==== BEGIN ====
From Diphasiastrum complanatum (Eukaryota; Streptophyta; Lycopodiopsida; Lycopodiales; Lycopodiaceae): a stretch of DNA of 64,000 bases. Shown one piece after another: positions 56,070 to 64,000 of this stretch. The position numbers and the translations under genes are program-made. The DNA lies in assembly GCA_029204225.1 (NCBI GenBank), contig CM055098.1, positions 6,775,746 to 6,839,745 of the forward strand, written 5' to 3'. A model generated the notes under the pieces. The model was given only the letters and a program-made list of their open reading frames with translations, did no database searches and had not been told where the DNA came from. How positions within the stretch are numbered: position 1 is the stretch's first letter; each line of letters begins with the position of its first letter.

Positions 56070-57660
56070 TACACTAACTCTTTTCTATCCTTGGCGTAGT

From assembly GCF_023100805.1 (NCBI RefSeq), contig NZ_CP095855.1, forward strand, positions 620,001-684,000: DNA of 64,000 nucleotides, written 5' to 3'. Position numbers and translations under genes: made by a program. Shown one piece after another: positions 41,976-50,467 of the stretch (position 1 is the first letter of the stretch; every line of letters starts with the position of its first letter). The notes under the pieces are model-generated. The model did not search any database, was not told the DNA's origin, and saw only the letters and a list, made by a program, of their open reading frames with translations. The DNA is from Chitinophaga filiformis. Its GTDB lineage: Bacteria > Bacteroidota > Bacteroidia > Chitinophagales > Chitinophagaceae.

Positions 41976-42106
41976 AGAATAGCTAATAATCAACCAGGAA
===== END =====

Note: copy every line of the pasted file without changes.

From Diphasiastrum complanatum (Eukaryota; Streptophyta; Lycopodiopsida; Lycopodiales; Lycopodiaceae): a stretch of DNA of 64,000 bases. Shown one piece after another: positions 56,070 to 64,000 of this stretch. The position numbers and the translations under genes are program-made. The DNA lies in assembly GCA_029204225.1 (NCBI GenBank), contig CM055098.1, positions 6,775,746 to 6,839,745 of the forward strand, written 5' to 3'. A model generated the notes under the pieces. The model was given only the letters and a program-made list of their open reading frames with translations, did no database searches and had not been told where the DNA came from. How positions within the stretch are numbered: position 1 is the stretch's first letter; each line of letters begins with the position of its first letter.

Positions 56070-57660
56070 TACACTAACTCTTTTCTATCCTTGGCGTAGT

From assembly GCF_023100805.1 (NCBI RefSeq), contig NZ_CP095855.1, forward strand, positions 620,001-684,000: DNA of 64,000 nucleotides, written 5' to 3'. Position numbers and translations under genes: made by a program. Shown one piece after another: positions 41,976-50,467 of the stretch (position 1 is the first letter of the stretch; every line of letters starts with the position of its first letter). The notes under the pieces are model-generated. The model did not search any database, was not told the DNA's origin, and saw only the letters and a list, made by a program, of their open reading frames with translations. The DNA is from Chitinophaga filiformis. Its GTDB lineage: Bacteria > Bacteroidota > Bacteroidia > Chitinophagales > Chitinophagaceae.

Positions 41976-42106
41976 AGAATAGCTAATAATCAACCAGGAA